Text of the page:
That being said, Park’s Korean heritage didn’t quite add to the story in the way Eleanor’s red hair and weight did. He was never bullied for it (he mentions at one point that he’s been called racial slurs like “chink” before, but it doesn’t appear to have had a significant effect on him), and it is only brought up in passing as a joke every once in a while. I can’t pretend to know the reason for this, but I would hope that the author didn’t intend to pass Park off as the “token Asian” character. Similarly, Eleanor makes two friends in school named DeNice and Beebi, who stand out almost as “token African American” characters. While they seem to be the only two girls who treat Eleanor like a person instead of a punching bag (they protect her and make her feel more welcome and accepted at the school), they sometimes speak in a stereotypical manner, and serve no other purpose to the plot other than helping to build up Eleanor whenever she can’t be with Park. I didn’t have a huge problem with them, but I can’t help but wonder how a young African American reader might feel about their interactions with Eleanor. Sadly, I cannot speak for that demographic; I can only speculate as to whether or not the characters of DeNice and Beebi are respectful or offensive.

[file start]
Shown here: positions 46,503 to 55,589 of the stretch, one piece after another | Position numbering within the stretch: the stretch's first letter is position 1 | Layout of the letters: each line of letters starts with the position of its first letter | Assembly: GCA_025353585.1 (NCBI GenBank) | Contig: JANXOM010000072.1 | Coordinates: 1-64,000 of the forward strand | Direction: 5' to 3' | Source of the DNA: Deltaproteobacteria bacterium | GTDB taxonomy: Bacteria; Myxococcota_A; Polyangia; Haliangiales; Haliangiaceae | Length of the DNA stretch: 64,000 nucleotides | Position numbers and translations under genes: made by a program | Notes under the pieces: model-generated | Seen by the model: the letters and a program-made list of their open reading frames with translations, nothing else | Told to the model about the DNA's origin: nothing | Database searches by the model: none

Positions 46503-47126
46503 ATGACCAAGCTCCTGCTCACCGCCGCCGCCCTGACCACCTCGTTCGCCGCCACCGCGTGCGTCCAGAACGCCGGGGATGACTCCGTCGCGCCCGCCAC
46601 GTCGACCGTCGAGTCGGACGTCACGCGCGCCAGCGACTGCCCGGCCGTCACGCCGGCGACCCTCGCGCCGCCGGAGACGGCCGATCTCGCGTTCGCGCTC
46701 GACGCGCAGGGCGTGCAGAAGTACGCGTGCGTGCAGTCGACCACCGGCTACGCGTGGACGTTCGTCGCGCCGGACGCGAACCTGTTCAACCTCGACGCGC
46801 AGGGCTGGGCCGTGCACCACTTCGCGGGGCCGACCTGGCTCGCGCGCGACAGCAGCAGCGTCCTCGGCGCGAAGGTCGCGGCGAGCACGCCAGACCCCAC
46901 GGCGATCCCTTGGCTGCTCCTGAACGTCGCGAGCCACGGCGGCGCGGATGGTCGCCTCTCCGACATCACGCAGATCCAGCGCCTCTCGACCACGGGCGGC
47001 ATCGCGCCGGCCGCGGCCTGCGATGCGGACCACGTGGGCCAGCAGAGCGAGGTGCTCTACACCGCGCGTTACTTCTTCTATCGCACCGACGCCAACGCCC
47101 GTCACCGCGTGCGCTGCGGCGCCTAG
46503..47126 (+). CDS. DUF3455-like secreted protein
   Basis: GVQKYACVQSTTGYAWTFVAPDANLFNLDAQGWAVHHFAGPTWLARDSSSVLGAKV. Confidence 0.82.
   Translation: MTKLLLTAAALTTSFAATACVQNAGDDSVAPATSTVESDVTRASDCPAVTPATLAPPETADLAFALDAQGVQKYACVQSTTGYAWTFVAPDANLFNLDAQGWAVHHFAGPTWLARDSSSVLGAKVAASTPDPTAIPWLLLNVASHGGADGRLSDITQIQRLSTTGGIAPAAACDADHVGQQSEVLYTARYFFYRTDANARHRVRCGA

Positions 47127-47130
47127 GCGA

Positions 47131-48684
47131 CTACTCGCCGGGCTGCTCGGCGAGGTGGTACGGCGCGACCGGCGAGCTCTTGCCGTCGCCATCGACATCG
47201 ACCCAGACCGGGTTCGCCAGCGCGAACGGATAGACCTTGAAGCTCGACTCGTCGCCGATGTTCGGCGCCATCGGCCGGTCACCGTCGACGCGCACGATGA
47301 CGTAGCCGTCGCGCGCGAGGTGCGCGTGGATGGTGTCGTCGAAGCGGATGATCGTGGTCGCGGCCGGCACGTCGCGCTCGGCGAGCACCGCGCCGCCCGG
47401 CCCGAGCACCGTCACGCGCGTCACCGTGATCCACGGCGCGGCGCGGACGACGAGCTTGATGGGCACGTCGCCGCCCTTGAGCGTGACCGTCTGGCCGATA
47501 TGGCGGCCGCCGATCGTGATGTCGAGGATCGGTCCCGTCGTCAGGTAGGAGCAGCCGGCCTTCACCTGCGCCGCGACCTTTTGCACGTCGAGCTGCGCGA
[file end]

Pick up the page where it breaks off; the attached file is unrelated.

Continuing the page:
Despite the novel’s sometimes mixed messages on race, however, there are many themes explored in Eleanor & Park that I found to be extremely well done. For example, Eleanor comes from a broken home. Her parents divorced sometime before the beginning of the novel, and her mother is now married to a man who physically and verbally abuses his wife, and also verbally abuses Eleanor and her siblings. In addition, he spends the family’s hard-earned money on booze instead of buying food and necessities, only pitching in when he’s in a decent mood (which, as you can imagine, is rare). This character, named Richie, was absolutely terrible; I couldn’t stand him, and I kept hoping something awful would happen to him at the end of the book. The saddest part of reading this book, however, was knowing that there are real children out there suffering at the hands of abusive parents just like Richie; reading a book like this might give them hope that a better life exists out there if they can only hang on a little longer.